Duterte to press Xi on arms buildup in South China Sea

Chinese President Xi Jinping (right) shakes hands with Philippines President Rodrigo Duterte prior to their bilateral meeting during the Belt and Road Forum, at the Great Hall of the People in Beijing, China on May 15, 2017.
Chinese President Xi Jinping (right) shakes hands with Philippines President Rodrigo Duterte prior to their bilateral meeting during the Belt and Road Forum, at the Great Hall of the People in Beijing, China on May 15, 2017.PHOTO: REUTERS

MANILA - President Rodrigo Duterte has said he will "carry the voice of Asean" and raise with his Chinese counterpart Xi Jinping the arms buildup on the islands China occupies in the disputed South China Sea.

This comes as a map released recently by a Washington-based think tank showed the Philippines within range of Chinese warplanes and missiles being deployed to the South China Sea.

"I am chair of Asean, and I have to carry the voice of Asean. I have to tell the truth that everybody is worried," Mr Duterte said at a news briefing on Thursday (Nov 9) on the sidelines of an Asia-Pacific Economic Cooperation (Apec) meeting in Danang, Vietnam. 

He said he will tell Mr Xi when he meets him on Saturday (Nov 11) that "the whole of Asean is worried about how we should behave in the seas that are now militarised, afraid that there might be a mistake and there would be shooting."

"Those arms, they are not there for any other purpose. They are not decorations. They are there because China would need them. For what purpose? I really don't know," said Mr Duterte.

China already has Chengdu J-10 multirole fighters, YJ-62 anti-ship cruise missiles and HQ9 surface-to-air missiles stationed on Woody island in the Paracel chain of islands near Vietnam.

The Asia Maritime Transparency Initiative (Amti) said these same aircraft and missiles, once deployed to the Spratlys archipelago, will reach Palawan province in western Philippines, and even metropolitan Manila.

China claims two-thirds of the South China Sea, a vital sea lane through which US$5 trillion (S$6.6 trillion) in ship-borne trade passes every year.

The Philippines, Vietnam, Malaysia, Brunei and Taiwan have their own claims that overlap with China's.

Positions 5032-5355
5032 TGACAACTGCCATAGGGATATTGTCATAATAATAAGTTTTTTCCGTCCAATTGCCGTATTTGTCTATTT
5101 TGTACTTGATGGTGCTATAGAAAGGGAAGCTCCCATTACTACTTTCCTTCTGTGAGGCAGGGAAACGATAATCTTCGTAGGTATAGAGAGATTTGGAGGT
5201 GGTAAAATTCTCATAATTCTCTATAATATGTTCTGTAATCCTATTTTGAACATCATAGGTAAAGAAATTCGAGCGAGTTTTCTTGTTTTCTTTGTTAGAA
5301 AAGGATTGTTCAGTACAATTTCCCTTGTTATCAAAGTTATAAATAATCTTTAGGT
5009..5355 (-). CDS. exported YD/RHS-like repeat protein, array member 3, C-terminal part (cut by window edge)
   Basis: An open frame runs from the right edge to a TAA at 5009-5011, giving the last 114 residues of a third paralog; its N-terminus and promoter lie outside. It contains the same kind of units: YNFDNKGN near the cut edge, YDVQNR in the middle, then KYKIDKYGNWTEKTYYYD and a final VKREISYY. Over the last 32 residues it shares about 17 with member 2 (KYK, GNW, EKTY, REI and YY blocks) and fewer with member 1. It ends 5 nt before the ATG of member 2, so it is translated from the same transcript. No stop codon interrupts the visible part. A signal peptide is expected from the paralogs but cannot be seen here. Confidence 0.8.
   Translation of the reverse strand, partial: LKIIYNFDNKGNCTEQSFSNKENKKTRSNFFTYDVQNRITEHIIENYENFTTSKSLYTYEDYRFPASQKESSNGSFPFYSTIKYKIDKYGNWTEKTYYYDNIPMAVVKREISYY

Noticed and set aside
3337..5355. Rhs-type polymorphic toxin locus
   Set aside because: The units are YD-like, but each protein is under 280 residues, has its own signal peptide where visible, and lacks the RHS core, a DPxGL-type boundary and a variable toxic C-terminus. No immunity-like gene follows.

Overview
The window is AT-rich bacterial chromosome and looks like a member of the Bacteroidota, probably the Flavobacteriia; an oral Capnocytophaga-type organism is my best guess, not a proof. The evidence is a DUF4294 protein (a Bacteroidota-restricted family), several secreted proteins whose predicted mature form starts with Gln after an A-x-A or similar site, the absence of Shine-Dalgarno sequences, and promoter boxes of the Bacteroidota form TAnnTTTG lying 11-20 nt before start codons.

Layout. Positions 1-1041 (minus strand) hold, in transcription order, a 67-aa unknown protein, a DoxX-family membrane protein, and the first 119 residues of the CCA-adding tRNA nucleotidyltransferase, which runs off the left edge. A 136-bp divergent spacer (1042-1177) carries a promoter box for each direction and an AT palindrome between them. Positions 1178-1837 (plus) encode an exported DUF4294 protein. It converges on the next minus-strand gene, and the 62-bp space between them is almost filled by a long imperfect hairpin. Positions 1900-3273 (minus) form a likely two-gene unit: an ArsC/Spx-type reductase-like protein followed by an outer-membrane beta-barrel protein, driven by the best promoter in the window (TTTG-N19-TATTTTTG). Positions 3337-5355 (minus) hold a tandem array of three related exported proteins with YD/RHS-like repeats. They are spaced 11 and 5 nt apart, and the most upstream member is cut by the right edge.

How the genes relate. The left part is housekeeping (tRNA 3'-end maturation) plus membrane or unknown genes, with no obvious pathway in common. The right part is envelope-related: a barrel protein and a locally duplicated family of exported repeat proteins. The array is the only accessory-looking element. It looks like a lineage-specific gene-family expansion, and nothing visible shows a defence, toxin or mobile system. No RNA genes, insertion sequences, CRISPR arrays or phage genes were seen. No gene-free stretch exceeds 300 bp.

In 2016, an international tribunal ruled in a case filed by the Philippines that China's claims have no basis in international law. China refused to accept the ruling. It has instead fortified four of the six islands it occupies in the Spratlys with airstrips, hangars and shelters.

Analysts have said China intends to establish an "air defence identification zone" over the South China Sea and punch deeper into the Pacific, nearer US military bases in Japan and Hawaii.

"Once assets are deployed to the Spratlys, it will make life much more difficult for the Philippines and everyone else who has traditionally operated in and around the Spratlys and the waters west of the Philippines," said Amti Director Greg Poling.

Relations with China sank to historic lows under former president Benigno Aquino, as Manila pursued an aggressive approach to push back against China's expansion in the South China Sea. Mr Aquino's government filed the case in The Hague challenging Beijing's claims.

Mr Duterte opted to set aside the ruling against China's claims, as he sought warmer ties with Beijing.

In turn, China has pledged billions worth of investments and backed Mr Duterte's counter-terrorism efforts and his controversial anti-crime drive.

Mr Duterte said he will tell Mr Xi that he intends to remain a friend to China "but I have to ask him questions reflecting the sentiments of Asean".

He said he has seen surveillance photos that showed "almost all the islands (China occupies) were militarised already".

"That means those are arms that are poised to fly. So, it is not wrong for me to tell China, 'Look, you already place heavy artillery there. It (makes us) wary, worried because we are also using the passage," he said.